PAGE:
A majority of players who will turn out for their national teams in the ICC Champions Trophy have been playing in the Indian Premier League, so they will need to make a few rapid changes in terms of both adjustment and attitude as they switch from the 20-over format to the 50-over one.

There are a couple of things that will be different in England and Wales from the IPL. One is, of course, the heat, and going from India to the UK will be a bit of a relief! The other, obviously, is time on the feet – from an hour-and-a-half to three-and-a-half hours. All the players have been training and are in good shape physically, so this adjustment shouldn’t be particularly demanding, but the issue of bowling workloads is another matter altogether.

Because of the condensed schedules in the IPL, and the heat and the travel, the bowlers haven’t been bowling a lot in the nets. Going into the ICC Champions Trophy, where the top bowlers will be expected to bowl their quota of 10 overs, will pose a unique kind of challenge in terms of the bowlers not having had enough of a workload. It is important that it is not just your skills that are up to speed, you need to have had miles in the legs as well.

The Australia players have been in India for a long time. They played the Test series in February-March, followed immediately by the IPL. They will desire a mental break of a couple of weeks going into the ICC Champions Trophy, just like the India players will, but that is not possible because there isn’t much time. And it becomes particularly challenging for the players that make it to the 21 May final, because the turnaround between then and the start of the ICC Champions Trophy is reasonably tight.

The one thing I can vouch for from Mumbai Indians’ perspective is that we have given the batsmen plenty of time to train in terms of hitting the gym, running, and having sufficient net bowlers. That’s why I believe the challenge going from 20-over cricket to 50-over cricket is more for the bowler. There are a couple of Kiwis in our franchise – Tim Southee and Mitchell McClenaghan – who are in the ICC Champions Trophy squad. Mitch has been a regular feature in our playing XI, but Tim hasn’t had as many games. The challenge for both Tim and Mitch is not bowling 5-6 over spells that they most likely will in England.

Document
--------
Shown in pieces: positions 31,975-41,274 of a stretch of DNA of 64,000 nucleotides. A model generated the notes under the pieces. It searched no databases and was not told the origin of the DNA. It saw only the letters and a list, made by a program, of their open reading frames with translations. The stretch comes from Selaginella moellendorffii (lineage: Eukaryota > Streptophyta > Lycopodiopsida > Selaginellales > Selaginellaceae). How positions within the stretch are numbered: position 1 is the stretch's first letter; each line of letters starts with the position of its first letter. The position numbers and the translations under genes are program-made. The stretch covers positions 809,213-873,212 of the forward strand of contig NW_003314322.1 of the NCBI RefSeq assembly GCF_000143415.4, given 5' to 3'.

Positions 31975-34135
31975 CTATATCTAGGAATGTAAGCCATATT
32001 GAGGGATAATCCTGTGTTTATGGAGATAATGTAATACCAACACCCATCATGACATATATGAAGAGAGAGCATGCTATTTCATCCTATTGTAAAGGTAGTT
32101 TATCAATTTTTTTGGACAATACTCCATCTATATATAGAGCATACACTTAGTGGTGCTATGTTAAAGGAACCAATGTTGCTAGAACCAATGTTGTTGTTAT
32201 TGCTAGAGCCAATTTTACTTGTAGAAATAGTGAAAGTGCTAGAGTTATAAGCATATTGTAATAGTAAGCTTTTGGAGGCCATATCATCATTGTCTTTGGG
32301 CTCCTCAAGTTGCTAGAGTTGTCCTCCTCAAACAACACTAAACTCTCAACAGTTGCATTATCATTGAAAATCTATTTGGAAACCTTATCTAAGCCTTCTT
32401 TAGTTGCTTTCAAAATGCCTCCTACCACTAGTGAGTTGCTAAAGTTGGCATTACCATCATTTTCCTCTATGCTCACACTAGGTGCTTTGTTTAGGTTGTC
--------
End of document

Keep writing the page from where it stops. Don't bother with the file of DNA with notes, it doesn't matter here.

Pakistan has just completed a Test series in the West Indies, so the bowlers who will be going to England are in a good space in terms of value. But it is what the players out of the Test squad are doing that will be crucial.

New Zealand has sent a lot of other players – I wouldn’t say a second-string squad – for the triangular series in Ireland, which in some respects is good because it helps you develop depth to compensate for any injuries. They will be ready to go if they get a late call-up.

There will be the odd challenge in terms of changes of roles for certain batsmen.

Rohit Sharma has been batting in the middle-order for us and Aaron Finch for Gujarat Lions, and both of them will need to re-adjust to playing the new ball, in English conditions, when they open the batting for their respective countries. Both have been around for a long time, and in any case, the mindset is pretty much the same in both formats, look to hit the ball hard, score quickly

There will be a couple of subtle differences, and I am sure these experienced guys are equipped enough to cope with those requirements.

England and Wales is a great place to be playing cricket. There is no flying, most of the travel is by bus which is wonderful for team spirit.

The ICC Champions Trophy is a great tournament, where there are no easy games, where all games are competitive and all teams are evenly matched. For those that need to slip back to 50-over mode, there are the practice games ahead of the tournament. One of the challenges in the warm-up games is striking the balance between giving everyone a go and picking the strongest team because continuity is important.

Several teams will operate under the philosophy of ‘win the two games and carry that momentum forward’; that might not be the worst option, given how crucial it is to win the first match if you are not to play catch-up in the group stages.